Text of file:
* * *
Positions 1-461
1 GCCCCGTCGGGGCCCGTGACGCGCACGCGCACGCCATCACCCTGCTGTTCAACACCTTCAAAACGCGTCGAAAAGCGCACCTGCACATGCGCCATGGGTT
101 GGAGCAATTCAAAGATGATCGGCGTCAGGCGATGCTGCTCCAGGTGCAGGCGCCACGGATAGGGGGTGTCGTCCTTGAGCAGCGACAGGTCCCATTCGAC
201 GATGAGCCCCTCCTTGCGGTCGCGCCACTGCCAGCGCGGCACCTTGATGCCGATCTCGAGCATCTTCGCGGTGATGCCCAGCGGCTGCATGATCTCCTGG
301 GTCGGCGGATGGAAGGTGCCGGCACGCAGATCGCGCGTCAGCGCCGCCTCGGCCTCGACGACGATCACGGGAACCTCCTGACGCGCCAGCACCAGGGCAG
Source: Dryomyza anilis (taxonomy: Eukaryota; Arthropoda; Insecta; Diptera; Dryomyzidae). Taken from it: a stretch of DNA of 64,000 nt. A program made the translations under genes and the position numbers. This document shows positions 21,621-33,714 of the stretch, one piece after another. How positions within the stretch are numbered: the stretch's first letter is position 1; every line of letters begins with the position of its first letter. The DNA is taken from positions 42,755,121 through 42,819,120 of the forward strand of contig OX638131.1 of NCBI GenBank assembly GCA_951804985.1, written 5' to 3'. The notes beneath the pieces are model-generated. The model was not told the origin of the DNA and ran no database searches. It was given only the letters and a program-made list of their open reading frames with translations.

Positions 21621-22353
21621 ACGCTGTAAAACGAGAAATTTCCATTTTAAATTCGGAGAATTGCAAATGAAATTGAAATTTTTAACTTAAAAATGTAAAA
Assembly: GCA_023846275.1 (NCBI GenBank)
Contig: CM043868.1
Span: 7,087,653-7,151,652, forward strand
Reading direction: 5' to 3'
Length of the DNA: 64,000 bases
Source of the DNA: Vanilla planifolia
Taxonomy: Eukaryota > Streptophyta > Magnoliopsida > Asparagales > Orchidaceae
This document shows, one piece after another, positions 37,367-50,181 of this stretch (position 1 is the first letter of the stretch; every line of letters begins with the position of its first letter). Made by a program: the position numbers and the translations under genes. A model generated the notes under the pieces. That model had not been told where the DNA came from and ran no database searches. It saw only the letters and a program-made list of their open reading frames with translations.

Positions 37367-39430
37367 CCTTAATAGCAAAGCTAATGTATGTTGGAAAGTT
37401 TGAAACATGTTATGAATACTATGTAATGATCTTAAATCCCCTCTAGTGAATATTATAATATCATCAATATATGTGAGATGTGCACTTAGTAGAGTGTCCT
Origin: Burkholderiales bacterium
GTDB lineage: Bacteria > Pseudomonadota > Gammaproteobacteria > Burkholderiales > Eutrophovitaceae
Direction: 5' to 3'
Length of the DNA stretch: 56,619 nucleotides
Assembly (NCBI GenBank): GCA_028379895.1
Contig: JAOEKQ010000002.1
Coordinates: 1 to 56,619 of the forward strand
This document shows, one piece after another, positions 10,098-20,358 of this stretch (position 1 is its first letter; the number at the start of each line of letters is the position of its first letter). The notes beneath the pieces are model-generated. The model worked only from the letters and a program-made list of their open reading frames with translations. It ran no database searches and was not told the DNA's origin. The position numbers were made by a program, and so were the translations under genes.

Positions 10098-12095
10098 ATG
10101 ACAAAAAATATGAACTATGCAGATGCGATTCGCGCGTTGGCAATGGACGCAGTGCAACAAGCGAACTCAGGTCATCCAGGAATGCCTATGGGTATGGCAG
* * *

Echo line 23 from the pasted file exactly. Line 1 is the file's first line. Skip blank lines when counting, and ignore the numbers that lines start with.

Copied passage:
Length of the DNA stretch: 56,619 nucleotides